## Covariant Derivative of a Vector

The directional derivative depends on the coordinate system.  In an arbitrary coordinate system, the directional derivative is also known as the coordinate derivative, and it's written The covariant derivative is the directional derivative with respect to locally flat coordinates at a particular point.  It's what would be measured by an observer in free-fall at that point.  It is written I'd like to show, visually, how to find the covariant derivative in an arbitrary coordinate system.

### Preliminaries:  The Christoffel Symbols

The Christoffel symbols relate the coordinate derivative to the covariant derivative.  There is more than one way to define them; we take the simplest and most intuitive approach here.  Given basis vectors eα we define them to be: where xγ is a coordinate in a locally flat (Cartesian) coordinate system.  In other words, we move into a locally flat coordinate system, and evaluate the coordinate derivative of our original (general, non-Cartesian, non-flat) basis vectors with respect to those (flat) coordinates.  This is the standard "simple" definition, as used in [Schutz1].  Other more general definitions are possible but they don't help with picturing the covariant derivative.

In plain English, the Christoffel symbols measure how the basis vectors change as we move in a particular direction along a geodesic, where a geodesic is a line which is straight in locally flat coordinates.  Once we know how the basis vectors change, then we can use this information to "correct" the coordinate derivative which we obtained using that basis, in order to obtain the underlying flat-space "covariant" derivative.

### The Covariant Derivative of a Vector

In curved space, the covariant derivative is the "coordinate derivative" of the vector, plus the change in the vector caused by the changes in the basis vectors.  To see what it must be, consider a basis B = {eα} defined at each point on the manifold and a vector field vα which has constant components in basis B.  Look at the directional derivative in the direction of basis vector γ.  The coordinate derivative is zero, because the components are constant: Next, we want to find the β component of the covariant derivative taken in the direction of xγ.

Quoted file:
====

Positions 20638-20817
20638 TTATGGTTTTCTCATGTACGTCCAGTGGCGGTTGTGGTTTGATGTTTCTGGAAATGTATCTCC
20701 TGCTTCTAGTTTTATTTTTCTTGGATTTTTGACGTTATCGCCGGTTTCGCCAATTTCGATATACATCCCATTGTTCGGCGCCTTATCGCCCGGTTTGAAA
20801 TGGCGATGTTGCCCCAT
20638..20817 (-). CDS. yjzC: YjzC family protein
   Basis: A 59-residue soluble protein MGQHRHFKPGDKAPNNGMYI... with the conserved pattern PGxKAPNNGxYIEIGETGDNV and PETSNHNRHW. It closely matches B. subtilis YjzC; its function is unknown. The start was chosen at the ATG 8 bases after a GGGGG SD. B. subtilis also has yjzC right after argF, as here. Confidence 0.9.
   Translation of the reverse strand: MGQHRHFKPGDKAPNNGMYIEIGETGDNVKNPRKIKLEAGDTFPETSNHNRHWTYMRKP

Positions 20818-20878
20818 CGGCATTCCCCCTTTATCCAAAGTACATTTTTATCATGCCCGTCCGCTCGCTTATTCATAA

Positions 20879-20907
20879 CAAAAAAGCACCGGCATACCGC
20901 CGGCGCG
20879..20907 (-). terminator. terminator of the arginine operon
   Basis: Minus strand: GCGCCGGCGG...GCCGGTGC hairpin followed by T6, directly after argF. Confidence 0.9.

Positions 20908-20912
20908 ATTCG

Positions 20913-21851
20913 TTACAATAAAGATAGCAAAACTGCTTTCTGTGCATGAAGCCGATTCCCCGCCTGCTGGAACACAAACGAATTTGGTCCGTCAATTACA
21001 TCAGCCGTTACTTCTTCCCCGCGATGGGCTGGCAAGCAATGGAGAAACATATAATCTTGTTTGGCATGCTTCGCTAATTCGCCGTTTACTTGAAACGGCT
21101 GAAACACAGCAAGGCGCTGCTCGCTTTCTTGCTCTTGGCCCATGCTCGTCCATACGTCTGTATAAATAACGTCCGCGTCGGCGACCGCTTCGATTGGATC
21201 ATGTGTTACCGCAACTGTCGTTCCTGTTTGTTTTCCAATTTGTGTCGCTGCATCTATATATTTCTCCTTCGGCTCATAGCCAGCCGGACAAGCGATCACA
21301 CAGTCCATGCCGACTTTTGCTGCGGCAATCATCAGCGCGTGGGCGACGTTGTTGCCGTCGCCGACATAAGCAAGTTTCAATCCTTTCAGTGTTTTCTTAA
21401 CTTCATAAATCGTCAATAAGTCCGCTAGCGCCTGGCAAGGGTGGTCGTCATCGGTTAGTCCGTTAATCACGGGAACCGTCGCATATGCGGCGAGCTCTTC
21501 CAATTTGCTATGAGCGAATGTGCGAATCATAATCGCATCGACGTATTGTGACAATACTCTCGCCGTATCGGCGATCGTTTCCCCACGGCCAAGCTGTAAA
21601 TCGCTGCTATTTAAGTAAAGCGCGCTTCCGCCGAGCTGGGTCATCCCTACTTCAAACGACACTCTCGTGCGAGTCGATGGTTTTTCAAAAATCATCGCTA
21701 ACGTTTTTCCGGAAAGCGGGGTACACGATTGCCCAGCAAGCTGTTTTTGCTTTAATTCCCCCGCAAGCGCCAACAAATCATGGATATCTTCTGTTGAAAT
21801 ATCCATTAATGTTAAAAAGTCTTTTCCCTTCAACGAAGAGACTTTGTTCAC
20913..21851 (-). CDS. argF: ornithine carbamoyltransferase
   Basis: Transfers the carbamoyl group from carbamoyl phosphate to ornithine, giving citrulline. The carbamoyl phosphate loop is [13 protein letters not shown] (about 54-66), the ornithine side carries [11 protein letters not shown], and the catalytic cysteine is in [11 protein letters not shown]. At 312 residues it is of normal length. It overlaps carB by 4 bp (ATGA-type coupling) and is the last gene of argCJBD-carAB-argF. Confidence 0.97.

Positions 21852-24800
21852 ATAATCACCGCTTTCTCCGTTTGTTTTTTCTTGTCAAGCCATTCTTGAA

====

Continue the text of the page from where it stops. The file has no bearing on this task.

To do this, we want to imagine the change to the "real" flat-space v in the direction of basis vector eβ -- i.e., the β component of the flat-space directional derivative -- taken in the direction γ.

Imagine any basis vector -- say, eα.  Picture it as we slide along in the γ direction.   eα will change, because the coordinates are not flat.  We're interested in how much eα changes in the β direction.  See figure 1.

Figure 1: We need to add the change in eα to the new "value" of vβ ... but we need to scale it, by the amount of v which lies along the direction of eα.

In other words, the part of v which lies in the α direction will contribute a change to the β component of v which is proportional to vα times the change in the β component of the α basis vector.  In English, this is confusing.  Hopefully, looking at Figure 1 will make it clear why this must be so.

All the basis vectors will contribute to the result in the same way, so we must have If we generalize this a little, by taking the derivative of V in the direction of another vector, u, then we just need to sum over the components of u, scaling the pieces by the appropriate component of u as we go, and we obtain the familiar formula ### The Components of a Vector

Figure 1 on this page brings to light an interesting side issue.  It's common to think of the components of a vector as the values obtained by projecting the vector onto the basis vectors.

This is extremely misleading!

In a metric space, when using an arbitrary basis, the components of the vector are the values of the basis 1-forms applied to the vector.  (See Figure 2, below.)

Basis 1-form ωα is perpendicular to all basis vectors other than eα.  However, it is not necessarily parallel to eα.  In Figure 1 above, note that "New eα" isn't perpendicular to "eβ".  But basis 1-form ωα must be perpendicular to eβ!  In consequence, the α component of a vector in this basis isn't equal to the projection of the vector onto eα.  In Figure 2 we've explicitly shown the basis 1-forms in an attempt to make clearer what's actually going on.

Figure 2: Page created on 8/23/04.  Very minor changes on 11/20/06.